In Situ Imaging Studies of Combustor Pressure Effects on Soot Oxidation

Anton D. Sediako, Anthony Bennett, William L. Roberts, Murray J. Thomson

Research output: Contribution to journalArticlepeer-review

1 Scopus citations

Abstract

Airborne soot is a product of incomplete combustion from engines and industrial processes. Unburnt soot is carcinogenic, a major contributor to climate change, and detrimental to combustor lifespan and efficiency. An understanding of how high-pressure combustion affects the oxidation properties of soot is crucial for the design of clean-burning, high-pressure engines and downstream soot filtration technologies. This paper presents the first real-time look at the oxidation of soot particles formed at high pressure and demonstrates that the oxidation pathway changes as combustor pressures increase. Soot particles were formed in an ethylene-fueled diffusion flame, with pressures ranging from 1 to 25 bar, and were subsequently sampled and oxidized inside an ETEM allowing for the nanoscale, real-time observation of oxidation pathways. The high-pressure generated soot grew larger in diameter, formed larger aggregates, and developed graphitic outer shells, protecting the reactive amorphous carbon core. The graphitic shell structure fundamentally changed the oxidation pathway of soot from diffusion driven internal oxidation at lower pressures to highly nonreactive surface oxidation reactions at high pressures. This work demonstrates that as combustor pressures increase to achieve higher thermodynamic efficiencies, highly resilient oxidation-resistant soot is produced.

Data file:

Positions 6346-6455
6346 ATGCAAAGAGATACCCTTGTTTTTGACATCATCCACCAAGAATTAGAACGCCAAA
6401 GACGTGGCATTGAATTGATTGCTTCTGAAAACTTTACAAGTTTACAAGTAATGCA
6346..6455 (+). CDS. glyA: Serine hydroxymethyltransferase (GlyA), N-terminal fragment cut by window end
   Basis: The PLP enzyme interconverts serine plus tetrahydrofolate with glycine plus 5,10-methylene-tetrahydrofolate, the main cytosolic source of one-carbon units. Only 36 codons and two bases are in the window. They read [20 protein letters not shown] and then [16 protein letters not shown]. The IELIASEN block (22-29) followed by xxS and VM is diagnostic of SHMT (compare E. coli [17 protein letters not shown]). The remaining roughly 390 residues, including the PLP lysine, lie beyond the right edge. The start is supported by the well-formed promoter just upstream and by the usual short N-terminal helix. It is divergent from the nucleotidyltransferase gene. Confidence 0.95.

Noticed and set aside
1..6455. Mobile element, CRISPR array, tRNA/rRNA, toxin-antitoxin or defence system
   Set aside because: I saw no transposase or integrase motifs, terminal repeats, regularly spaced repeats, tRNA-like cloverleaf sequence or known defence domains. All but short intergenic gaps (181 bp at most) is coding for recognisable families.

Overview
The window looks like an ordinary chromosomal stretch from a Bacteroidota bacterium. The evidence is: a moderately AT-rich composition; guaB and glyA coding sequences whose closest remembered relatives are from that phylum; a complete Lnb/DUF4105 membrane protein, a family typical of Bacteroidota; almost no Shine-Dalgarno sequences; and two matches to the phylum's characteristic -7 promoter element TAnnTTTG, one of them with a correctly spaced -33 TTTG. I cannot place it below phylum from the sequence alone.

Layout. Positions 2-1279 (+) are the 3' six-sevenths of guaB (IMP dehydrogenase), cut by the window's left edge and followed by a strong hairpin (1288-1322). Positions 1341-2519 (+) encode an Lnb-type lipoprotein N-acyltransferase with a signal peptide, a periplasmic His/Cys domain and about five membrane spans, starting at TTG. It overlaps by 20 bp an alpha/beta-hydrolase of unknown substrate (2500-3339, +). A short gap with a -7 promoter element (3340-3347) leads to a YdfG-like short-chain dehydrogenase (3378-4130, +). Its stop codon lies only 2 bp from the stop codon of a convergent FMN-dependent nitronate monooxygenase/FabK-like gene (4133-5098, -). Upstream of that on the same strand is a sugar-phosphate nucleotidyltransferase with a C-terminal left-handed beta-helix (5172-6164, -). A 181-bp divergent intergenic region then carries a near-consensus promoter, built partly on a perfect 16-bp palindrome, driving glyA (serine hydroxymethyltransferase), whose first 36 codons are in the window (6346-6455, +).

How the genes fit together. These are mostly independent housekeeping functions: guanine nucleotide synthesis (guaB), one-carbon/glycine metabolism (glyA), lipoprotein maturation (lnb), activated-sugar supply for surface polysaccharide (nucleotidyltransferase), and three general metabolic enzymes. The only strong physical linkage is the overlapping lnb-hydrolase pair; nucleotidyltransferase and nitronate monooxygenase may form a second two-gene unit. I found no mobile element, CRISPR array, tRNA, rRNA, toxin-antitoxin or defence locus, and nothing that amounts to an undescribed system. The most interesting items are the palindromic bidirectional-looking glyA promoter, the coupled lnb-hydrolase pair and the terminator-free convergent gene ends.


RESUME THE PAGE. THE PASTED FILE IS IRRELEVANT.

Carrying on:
Original languageEnglish (US)
Pages (from-to)1582-1589
Number of pages8
JournalEnergy & Fuels
Volume33
Issue number2
DOIs
StatePublished - Jan 9 2019

Bibliographical note

KAUST Repository Item: Exported on 2020-10-01
Acknowledgements: The authors would like to thank Hitachi Higher Technologies Canada and Norcada Inc. for their continued support with the development of this new technique. The authors would also like to acknowledge NSERC Canada and King Abdullah University of Science and Technology (KAUST) for project funding. We would also like to thank the OCCAM- UofT team, where all the microscopy was performed on the Hitachi HF3300. Finally, the authors would also like to thank Dr. Stas Dogel, Ali Naseri, and Dr. Pál Tóth for their invaluable technical expertise and discussions.

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